Tensor Decompositions for Learning Hidden Variable Models

Date

September 25, 2012

Speaker

Sham Kakade

Affiliation

MSR NE

Overview

In many applications, we face the challenge of modeling the interactions between multiple observations. A popular and successful approach in machine learning and AI is to hypothesize the existence of certain latent (or hidden) causes which help to explain the correlations in the observed data. The (unsupervised) learning problem is to accurately estimate a model with only samples of the observed data. For example, in document modeling, we may wish to characterize the correlational structure of the “bag of words” in documents. Here, a standard model is to posit that documents are about a few topics (the hidden variables) and that each active topic determines the occurrence of words in the document. The learning problem is, using only the observed words in the documents (and not the hidden topics), to estimate the topic probability vectors (i.e. discover the strength by which words tend to appear under different topcis). In practice, a broad class of latent variable models is most often fit with either local search heuristics (such as the EM algorithm) or sampling based approaches.

This talk will discuss how generalizations of standard linear algebra tools (e.g. spectral methods) to tensors provide provable and efficient estimation methods for various latent variable models (under appropriate assumptions), including mixtures of Gaussians models, hidden Markov models, topic models, latent Dirichlet allocation, latent parse tree models (PCFGs and dependency parsers), and models for communities in social networks. The talk will also briefly discuss how matrix and tensor decomposition methods can be used for the structure learning problem of determining both the existence of certain hidden causes and the underlying graphical structure between these hidden causes and the observed variables.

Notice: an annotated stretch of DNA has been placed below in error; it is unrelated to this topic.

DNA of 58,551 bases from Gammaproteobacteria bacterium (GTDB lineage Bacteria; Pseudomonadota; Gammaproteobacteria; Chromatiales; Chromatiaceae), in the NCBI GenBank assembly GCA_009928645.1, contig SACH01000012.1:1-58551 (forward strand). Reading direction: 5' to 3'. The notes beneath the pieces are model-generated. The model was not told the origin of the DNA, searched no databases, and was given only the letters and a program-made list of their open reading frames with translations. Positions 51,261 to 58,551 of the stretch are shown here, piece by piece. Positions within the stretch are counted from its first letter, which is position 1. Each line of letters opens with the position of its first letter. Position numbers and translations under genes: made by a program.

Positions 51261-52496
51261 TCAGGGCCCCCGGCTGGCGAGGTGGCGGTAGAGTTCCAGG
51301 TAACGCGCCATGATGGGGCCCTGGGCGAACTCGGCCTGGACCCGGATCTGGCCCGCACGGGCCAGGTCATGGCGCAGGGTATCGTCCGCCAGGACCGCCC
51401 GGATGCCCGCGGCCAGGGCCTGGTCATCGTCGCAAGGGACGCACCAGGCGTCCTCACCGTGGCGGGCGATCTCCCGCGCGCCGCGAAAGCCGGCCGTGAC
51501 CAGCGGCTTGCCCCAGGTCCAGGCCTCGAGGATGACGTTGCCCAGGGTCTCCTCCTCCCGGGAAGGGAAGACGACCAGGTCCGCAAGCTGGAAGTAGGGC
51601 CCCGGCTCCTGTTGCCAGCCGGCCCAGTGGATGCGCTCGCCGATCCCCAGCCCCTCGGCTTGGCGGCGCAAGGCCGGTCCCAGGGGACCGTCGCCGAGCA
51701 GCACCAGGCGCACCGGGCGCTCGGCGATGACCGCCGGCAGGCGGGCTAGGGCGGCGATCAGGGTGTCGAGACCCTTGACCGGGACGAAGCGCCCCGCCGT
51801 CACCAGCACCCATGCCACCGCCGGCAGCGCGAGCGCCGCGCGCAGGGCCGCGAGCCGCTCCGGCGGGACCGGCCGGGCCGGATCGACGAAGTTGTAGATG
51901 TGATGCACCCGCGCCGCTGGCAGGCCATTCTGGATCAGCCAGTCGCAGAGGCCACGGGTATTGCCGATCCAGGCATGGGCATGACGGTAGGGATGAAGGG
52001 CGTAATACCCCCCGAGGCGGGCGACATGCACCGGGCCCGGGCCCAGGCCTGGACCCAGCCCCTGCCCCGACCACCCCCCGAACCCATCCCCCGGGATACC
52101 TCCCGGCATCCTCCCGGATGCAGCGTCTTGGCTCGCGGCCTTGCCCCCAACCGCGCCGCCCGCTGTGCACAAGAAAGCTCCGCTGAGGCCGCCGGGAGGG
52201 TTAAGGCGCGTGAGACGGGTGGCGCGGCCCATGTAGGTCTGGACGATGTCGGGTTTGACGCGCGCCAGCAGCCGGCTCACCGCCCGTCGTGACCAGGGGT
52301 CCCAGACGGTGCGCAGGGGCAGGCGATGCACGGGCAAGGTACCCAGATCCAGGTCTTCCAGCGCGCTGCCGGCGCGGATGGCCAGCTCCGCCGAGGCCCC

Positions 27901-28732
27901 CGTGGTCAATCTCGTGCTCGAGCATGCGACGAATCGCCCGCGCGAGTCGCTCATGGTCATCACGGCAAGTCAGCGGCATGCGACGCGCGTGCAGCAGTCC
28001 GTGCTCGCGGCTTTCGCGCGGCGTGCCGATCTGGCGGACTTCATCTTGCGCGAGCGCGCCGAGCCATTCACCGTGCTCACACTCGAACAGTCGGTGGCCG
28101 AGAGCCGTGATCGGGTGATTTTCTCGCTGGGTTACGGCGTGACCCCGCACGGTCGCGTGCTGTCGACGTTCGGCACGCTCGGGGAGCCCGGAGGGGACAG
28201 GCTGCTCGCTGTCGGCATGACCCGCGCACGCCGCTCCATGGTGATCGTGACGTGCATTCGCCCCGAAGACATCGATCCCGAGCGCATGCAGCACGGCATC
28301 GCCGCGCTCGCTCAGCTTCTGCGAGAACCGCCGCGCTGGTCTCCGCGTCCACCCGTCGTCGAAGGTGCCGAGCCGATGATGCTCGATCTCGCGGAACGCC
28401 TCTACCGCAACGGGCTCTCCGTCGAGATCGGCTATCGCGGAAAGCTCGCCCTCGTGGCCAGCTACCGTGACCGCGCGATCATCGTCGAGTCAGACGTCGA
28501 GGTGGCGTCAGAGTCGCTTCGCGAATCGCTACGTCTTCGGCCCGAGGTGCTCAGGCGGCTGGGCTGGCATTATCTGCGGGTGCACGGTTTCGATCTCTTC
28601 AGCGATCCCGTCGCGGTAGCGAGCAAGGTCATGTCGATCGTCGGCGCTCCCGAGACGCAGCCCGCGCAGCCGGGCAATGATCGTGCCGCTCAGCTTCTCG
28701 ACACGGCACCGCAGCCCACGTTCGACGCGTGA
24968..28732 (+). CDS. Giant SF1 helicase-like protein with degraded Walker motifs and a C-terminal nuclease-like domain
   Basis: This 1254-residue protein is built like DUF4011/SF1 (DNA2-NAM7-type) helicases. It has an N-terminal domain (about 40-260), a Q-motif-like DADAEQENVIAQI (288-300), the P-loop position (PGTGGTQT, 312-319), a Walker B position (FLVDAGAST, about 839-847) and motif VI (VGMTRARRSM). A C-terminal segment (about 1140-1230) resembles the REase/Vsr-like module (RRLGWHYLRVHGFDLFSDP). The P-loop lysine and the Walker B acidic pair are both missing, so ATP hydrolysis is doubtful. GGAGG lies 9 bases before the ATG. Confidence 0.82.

Speakers

Sham Kakade

I am a new member of Microsoft Research New England, a new lab in Cambridge, MA. Previously, I was an associate professor at the Department of Statistics University of Pennsylvania (from 2010-2012), and I was an assistant professor at the Toyota Technological Institute at Chicago. Before this, I did a postdoc in the Computer and Information Science department at the University of Pennsylvania under the supervision of Michael Kearns. I completed my PhD at the Gatsby Unit where my advisor was Peter Dayan. Before Gatsby, I was an undergraduate at Caltech where I did my BS in physics